In the recent 2022 Policy Address, the Hong Kong government announced a concession of the extra stamp duty in a bid to attract overseas professionals and talents to the city. Under the new stamp duty amendment, eligible non-locals who purchase residential property in Hong Kong will be entitled to nearly a 30% refund of the stamp duty paid on the property upon staying in Hong Kong for 7 years and obtaining a permanent residence.
What exactly does the new tax-refund incentive entail, and how will it affect the Hong Kong property market? Let us take a deeper look into Hong Kong’s stamp duty policy and unravel the implications of the new policy change.
Understanding Hong Kong’s Stamp Duties
Simply put, stamp duty is a government tax levied on property transactions. It is payable at the time of purchase based on the value of the property and exerts a significant influence on the final cost of the transaction. In light of the overheating property market in 2010 and skyrocketing housing prices, the Hong Kong government has been implementing “cooling measures” in the last decade through stamp duty tax to slow down the drastic rise in residential property prices. Hong Kong permanent residents are exempted from most of the stamp duties on their first home purchase, while non-locals and property investors are subjected to additional or higher taxes.
Stamp duty in Hong Kong is payable at the time of purchase and should be settled within 30 days of the date of sale. Currently, there are three types of stamp duties for buying or selling Hong Kong residential properties:
1. Ad Valorem Stamp Tax (AVD)
Ad Valorem Stamp Duty (AVD) is payable at Scale 1 and Scale 2 rates. Non-locals as well as Hong Kong permanent residents buying a second home are subject to the AVD Part 1 Scale 1 flat rate of 15% (i.e. the New Residential Stamp Duty). Meanwhile, Hong Kong residents buying their first homes, switching homes, or who acquire homes under registered companies fall under the Scale 2 category, which charges rates ranging from 0.01% to 4.25%, varying based on the property price.
2. Special Stamp Duty (SSD)
Designed to curb property flipping, Special Stamp Duty (SSD) is levied when a property is sold and applies to residential properties acquired after 20 November 2010. The SSD rate is payable by the vendor based on the holding period of the property before it is re-sold:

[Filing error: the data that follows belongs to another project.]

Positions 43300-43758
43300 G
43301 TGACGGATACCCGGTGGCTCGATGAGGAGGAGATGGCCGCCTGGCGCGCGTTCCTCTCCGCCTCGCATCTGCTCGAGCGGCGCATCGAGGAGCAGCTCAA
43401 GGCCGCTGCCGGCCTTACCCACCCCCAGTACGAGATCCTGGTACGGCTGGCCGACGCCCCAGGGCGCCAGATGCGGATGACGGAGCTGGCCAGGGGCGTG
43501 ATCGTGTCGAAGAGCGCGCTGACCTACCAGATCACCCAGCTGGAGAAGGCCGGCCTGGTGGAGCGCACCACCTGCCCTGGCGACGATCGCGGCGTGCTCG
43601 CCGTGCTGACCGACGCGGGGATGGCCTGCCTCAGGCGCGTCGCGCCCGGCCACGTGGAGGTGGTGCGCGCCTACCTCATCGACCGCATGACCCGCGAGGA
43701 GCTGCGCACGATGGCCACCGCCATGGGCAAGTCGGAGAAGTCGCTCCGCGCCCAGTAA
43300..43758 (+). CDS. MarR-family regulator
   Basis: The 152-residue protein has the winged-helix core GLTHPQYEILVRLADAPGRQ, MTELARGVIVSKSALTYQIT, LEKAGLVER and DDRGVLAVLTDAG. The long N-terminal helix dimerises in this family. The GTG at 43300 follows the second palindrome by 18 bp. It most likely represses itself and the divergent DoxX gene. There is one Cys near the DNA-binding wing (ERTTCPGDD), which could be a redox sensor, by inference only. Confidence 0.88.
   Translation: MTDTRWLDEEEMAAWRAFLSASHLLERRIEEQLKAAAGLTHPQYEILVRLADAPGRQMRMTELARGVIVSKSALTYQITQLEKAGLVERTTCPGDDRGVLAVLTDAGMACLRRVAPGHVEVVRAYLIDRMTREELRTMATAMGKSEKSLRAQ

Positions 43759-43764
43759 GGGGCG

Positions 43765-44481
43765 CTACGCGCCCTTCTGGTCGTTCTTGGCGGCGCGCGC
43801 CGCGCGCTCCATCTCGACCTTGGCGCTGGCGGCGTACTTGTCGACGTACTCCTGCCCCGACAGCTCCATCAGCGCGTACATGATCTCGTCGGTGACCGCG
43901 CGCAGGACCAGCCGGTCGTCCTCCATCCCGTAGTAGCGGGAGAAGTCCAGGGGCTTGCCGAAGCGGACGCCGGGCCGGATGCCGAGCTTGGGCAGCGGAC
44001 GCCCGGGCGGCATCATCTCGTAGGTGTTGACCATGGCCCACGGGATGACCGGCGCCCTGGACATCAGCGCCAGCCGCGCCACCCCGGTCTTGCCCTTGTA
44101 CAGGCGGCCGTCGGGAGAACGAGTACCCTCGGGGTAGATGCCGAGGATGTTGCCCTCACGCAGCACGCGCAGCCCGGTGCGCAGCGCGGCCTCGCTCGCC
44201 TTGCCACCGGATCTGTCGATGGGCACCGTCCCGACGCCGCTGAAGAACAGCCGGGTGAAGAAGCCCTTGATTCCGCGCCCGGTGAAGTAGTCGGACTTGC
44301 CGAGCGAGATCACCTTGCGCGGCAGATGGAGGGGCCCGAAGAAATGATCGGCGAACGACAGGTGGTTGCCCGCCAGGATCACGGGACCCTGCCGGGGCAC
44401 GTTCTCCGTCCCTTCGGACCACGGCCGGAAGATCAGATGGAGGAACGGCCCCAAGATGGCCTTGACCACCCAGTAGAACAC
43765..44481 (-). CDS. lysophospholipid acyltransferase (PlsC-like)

- Property held for 6 months or less: 20%
- Property held for 6 months to 12 months or less: 15%
- Property held over 12 months but for 36 months or less: 10%
- Property held for over 36 months: 0%
3. Buyer’s Stamp Duty (BSD)
Buyer’s Stamp Duty (BSD) is an additional upfront tax levied on the purchase of all residential properties on top of the AVD, except for properties purchased by Hong Kong permanent residents. It is payable at a flat rate of 15% of the market value of the property.
Stamp Duty Amendment 2022
In effect for properties sold on or after 19 October 2022, non-locals will be able to apply for a refund of the extra stamp duties paid after becoming a Hong Kong permanent resident. This includes tax concessions of the Buyer’s Stamp Duty (15%) as well as the New Residential Stamp Duty (15%), but the lower AVD Scale 2 rates will still be payable.
The policy is adjusted so that eligible incoming talents will pay an overall stamp duty on par with Hong Kong permanent residents purchasing residential property for the first time. The stamp duty change is implemented as a measure to attract more global professionals and retain overseas talent for long-term development in Hong Kong.
To qualify for the tax concession, incoming non-locals must hold a visa under designated talent admission schemes at the time of purchasing the residential property. This includes GEP, ASMTP, QMAS, IANG, TechTAS, the Admission Scheme for the Second Generation of Chinese Hong Kong Permanent Residents and the Top Talent Pass Scheme.
New Purchasing Power In The Market
With the new relaxation of home ownership restrictions for qualified foreigners, what is to be expected next from the local Hong Kong property market? Experts predict that property prices will remain high but that new purchasing power will be brought into the property market. The stamp duty amendment will accelerate the decision of those looking to enter the market, especially non-local talents who have already been living in Hong Kong for nearly five or more years. It is estimated that up to 184,000 incoming talents will benefit from the tax-refund incentive.
For more news and insights on the latest in Hong Kong’s property market, visit OKAY.com.